The Residence design was brought to us with the intent to bring together the combined acumen of those involved for a showcase design reflecting the flora of the Mojave Desert (with a few borrowed species). The Marmol Radziner prefab structure is the first of its kind in the state of Nevada. The Architects wanted the landscape to appear native, as if the structures "landed" on the pinnacle of a lot overlooking our great city.
With this in mind, we began by creating a plant list that combined many of the unsung native plants such as Rubber Rabbitbush, Big Galleta Grass, Mormon Tea, Apache Plume and the three Mojave yuccas, Banana, Joshua and Mojave with some "borrowed" specimens including Blue Nolina, Ocotillo, Jojoba, Texas Olive and Beaked Yucca. We ventured into the Northern California dry valleys for superior Interior Live Oaks and Phoenix for salvaged Ocotillos, Mesquites, Palo Verdes and other desert thriving specimens necessary for the grand scale of the site. Habitat enriching species such as the California Buckwheat, Blue Grama (added during construction), Fairy Duster, and Brittlebush are already attracting birds and desert hares. Much of the plant placement was derived from available information assembled from studies performed in the Mojave Desert regarding native desert plant spacing and species distribution. With over fifty-two species of flora, this residence provides a rich diversity of plant material without overwhelming the structures.
Some of the design issues that were addressed include screening, retaining popular views and drainage. All of the mechanical equipment for the pool/spa and A/C units is adjacent to the golf course. It was necessary to block direct views from the golfers to avoid undesirable views as per CCR's. Sensitively placed 24" box Jojoba and slightly smaller sages solved this issue well in the limited space available. Distant eastern views of Las Vegas city and "Strip" along with natural western views beckoned to be unobstructed. A popular driving range to the northeast and the golf cart path that wraps around the eastern limits of the property needed to be "distanced". Proper placement of evergreen plants and a tree grove shrouds the views up into private space while allowing views over (or through in the case of the trees) to the city beyond.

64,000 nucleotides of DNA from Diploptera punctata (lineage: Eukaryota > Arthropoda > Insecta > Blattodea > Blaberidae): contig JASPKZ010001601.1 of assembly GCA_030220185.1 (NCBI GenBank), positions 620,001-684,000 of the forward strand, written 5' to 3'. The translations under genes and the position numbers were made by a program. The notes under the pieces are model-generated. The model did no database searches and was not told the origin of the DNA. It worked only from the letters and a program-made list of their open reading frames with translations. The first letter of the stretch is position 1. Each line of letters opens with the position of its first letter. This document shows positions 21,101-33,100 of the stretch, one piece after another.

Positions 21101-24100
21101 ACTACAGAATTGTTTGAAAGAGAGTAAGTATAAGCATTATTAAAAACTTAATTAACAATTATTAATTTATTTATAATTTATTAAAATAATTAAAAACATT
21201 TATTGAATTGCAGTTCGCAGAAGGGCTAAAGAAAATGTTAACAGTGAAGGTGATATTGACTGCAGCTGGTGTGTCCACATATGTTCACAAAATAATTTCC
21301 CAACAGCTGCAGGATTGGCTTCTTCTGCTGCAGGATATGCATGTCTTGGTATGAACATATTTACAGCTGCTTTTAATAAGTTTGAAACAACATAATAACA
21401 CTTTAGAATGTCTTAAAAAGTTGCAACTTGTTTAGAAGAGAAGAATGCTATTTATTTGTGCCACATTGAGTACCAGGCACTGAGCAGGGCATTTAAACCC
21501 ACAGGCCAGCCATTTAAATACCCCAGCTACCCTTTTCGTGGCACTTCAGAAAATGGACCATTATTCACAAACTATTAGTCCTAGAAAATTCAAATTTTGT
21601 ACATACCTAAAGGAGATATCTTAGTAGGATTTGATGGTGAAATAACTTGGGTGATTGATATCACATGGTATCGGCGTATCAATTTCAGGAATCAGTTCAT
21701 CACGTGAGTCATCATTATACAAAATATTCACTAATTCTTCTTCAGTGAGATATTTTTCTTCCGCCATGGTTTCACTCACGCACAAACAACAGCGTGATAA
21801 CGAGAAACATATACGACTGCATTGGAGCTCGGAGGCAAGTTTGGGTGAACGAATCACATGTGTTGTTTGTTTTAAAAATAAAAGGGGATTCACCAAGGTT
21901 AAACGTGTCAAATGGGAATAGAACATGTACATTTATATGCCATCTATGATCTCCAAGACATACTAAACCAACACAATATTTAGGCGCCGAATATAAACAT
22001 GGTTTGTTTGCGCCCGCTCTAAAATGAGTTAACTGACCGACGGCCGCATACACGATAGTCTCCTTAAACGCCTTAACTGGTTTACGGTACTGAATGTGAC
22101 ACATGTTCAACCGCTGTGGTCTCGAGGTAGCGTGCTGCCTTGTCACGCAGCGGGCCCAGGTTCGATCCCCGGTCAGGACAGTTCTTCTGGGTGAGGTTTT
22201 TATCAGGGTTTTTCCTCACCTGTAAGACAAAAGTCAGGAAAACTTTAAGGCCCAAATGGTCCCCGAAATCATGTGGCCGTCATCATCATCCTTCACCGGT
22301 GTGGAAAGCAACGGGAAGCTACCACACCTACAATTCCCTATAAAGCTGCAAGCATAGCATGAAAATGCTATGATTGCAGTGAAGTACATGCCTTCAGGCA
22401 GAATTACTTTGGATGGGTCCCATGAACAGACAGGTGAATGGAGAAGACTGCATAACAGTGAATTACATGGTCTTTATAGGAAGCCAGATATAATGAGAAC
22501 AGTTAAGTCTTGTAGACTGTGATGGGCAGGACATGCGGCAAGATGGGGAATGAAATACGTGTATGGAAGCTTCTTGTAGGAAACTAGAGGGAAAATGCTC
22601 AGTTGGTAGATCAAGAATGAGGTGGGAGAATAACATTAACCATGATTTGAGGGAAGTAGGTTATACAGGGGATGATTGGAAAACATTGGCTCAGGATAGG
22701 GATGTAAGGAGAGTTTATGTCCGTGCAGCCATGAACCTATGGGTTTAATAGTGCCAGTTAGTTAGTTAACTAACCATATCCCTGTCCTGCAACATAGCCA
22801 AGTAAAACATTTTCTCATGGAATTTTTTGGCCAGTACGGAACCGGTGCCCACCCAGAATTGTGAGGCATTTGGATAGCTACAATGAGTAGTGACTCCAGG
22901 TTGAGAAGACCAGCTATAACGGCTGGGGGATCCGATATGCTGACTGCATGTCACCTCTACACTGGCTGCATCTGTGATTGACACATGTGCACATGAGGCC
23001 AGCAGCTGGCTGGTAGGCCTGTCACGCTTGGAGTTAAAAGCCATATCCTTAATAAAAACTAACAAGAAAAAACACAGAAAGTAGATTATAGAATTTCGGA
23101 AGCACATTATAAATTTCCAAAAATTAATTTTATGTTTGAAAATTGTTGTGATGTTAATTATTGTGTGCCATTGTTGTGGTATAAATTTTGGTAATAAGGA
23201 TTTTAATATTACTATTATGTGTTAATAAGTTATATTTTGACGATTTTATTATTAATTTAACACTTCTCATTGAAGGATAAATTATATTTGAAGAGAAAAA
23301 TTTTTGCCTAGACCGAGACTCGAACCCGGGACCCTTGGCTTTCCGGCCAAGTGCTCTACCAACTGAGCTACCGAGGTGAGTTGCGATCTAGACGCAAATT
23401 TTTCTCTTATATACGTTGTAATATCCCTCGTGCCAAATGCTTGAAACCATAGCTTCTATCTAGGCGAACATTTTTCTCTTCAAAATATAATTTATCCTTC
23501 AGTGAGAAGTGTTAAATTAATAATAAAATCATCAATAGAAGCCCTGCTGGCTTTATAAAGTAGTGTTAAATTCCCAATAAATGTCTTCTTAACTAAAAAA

The greatest challenge this site put forth was the grading and drainage. Civil engineers love to make sites "work" with no regard to aesthetics. Fortunately, we were involved from the very beginning of the design process allowing us to voice our concerns from the onset. The elimination of a second house on site opened up a sizable area of land toward the front of the lot. A sunken "meadow" was the solution to all of our water run-off concern as well as providing a large space for active play. With the choice of hybrid Bermuda the water requirements are minimized. All rain that falls south of the drive and west of the house is directed to the meadow. With 18" of depth until a stylized dry riverbed overflow relieves the retention onto the street, a sizeable water-harvesting element is in place. The entry path slowly reveals the landscape as visitors walk from the front gate to the front door bridge. Retaining walls of the subterranean parking area required 42" of height on the pedestrian side per code for safety issues. Along the length of the wall we created a dry riverbed with stacked boulders and plantings that doubles as a secondary overflow for the meadow. From the interior of the house, this looks as if the riverbed continues under the structure and into the courtyard. In the back area, a depression was created to lower the wrought iron fence out of the prescribed view of the Sky Space. We capitalized on this element, harvesting all water running around the eastern extremes of the property.
This residence is a type of project that comes along not so often. With open-minded clients, a thick budget and a team that worked well together, it was a pleasure to be a part of this estate. We look forward to watching this site evolve over time.